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Evidence for story of Samson and the lion?

Aug. 13, 2012 at 5:33 PM   |   Comments

TEL AVIV, Israel, Aug. 13 (UPI) -- Israeli archaeologists say a recently unearthed seal may add substance to the biblical story of Samson and the lion.

A seal measuring about a half-inch in diameter, which depicts a human figure next to a lion, was discovered at the archaeological site of Beth Shemesh, located between the biblical cities of Zorah and Eshtaol where the Bible's book of Judges says Samson was born, flourished and finally buried, researchers at Tel Aviv University reported Monday.

The scene engraved on the seal, its age and the location of the discovery all suggest a probable reference to the story of Samson, the legendary heroic figure whose adventures famously included a victory in hand-to-paw combat with a lion, they said.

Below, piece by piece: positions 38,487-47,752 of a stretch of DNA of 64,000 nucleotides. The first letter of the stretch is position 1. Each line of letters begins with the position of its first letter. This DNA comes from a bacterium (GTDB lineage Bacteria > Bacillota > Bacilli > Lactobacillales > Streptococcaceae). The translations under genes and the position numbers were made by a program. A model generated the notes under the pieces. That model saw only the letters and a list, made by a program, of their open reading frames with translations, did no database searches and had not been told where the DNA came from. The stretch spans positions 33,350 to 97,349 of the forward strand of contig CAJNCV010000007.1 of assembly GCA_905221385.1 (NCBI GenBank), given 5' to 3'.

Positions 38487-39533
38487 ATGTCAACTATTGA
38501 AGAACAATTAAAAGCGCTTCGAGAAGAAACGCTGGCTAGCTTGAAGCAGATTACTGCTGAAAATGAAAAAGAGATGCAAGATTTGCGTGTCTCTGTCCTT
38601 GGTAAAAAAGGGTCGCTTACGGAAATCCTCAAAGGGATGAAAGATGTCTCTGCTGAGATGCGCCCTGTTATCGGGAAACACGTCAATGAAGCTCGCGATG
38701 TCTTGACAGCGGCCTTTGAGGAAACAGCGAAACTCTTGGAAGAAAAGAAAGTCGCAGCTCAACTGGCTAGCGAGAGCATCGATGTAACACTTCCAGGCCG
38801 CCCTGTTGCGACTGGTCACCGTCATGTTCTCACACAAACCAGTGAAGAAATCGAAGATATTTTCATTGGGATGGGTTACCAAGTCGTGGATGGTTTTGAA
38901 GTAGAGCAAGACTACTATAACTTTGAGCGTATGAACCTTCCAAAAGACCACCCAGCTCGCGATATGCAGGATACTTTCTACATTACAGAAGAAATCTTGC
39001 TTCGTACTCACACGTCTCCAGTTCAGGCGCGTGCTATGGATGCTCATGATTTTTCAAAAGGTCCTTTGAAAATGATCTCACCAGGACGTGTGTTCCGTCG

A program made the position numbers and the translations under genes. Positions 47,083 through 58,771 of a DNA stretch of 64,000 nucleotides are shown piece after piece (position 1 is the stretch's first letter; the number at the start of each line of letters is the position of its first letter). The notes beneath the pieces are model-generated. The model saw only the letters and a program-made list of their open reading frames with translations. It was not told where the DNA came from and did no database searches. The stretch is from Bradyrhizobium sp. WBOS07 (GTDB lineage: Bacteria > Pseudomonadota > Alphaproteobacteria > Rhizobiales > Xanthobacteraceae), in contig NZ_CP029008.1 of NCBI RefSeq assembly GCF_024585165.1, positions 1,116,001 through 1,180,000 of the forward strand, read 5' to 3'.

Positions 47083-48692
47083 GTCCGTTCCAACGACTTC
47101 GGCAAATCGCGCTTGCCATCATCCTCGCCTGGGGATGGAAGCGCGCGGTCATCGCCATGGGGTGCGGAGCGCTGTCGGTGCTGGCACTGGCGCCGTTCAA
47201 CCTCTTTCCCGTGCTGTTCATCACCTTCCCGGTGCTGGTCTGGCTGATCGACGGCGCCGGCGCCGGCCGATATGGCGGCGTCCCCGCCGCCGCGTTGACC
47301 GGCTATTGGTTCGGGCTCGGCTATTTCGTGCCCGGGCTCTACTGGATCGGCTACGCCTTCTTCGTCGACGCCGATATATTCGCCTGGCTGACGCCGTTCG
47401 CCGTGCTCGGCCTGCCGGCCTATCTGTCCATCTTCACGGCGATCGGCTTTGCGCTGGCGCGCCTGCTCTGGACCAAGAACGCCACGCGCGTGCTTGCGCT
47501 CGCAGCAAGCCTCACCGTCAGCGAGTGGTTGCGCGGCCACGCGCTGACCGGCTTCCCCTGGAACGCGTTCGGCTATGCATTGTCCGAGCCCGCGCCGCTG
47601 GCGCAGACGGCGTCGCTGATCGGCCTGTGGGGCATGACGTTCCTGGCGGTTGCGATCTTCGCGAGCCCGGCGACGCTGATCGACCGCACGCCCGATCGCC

While the seal cannot reveal when the stories about Samson were originally written or clarify whether Samson was a historical or legendary figure, the finding does help to "anchor the story in an archaeological setting," researcher Shlomo Bunimovitz said.

"If we are right and what we see on the seal is a representation of a man meeting a lion, it shows that the Samson legend already existed around the area of Beth Shemesh during that time period," he said.

Archaeologists have dated the seal to the 12th century B.C.

The area of Beth Shemesh was a cultural meeting point where Philistines, Canaanites, and Israelites lived in close proximity, maintaining separate identities and cultures, researchers said.

"Samson has a very legendary aura," researcher Zvi Lederman said, characterizing the Samson stories as "border sagas."

Samson, an Israelite, could cross the border and interact with the Philistines, Lederman said, but likely met with danger and various challenges when he did stray out of his home territory

"When you cross the border, you have to fight the enemy and you encounter dangerous animals," he said. "You meet bad things. These are stories of contact and conflict, of a border that is more cultural than political."

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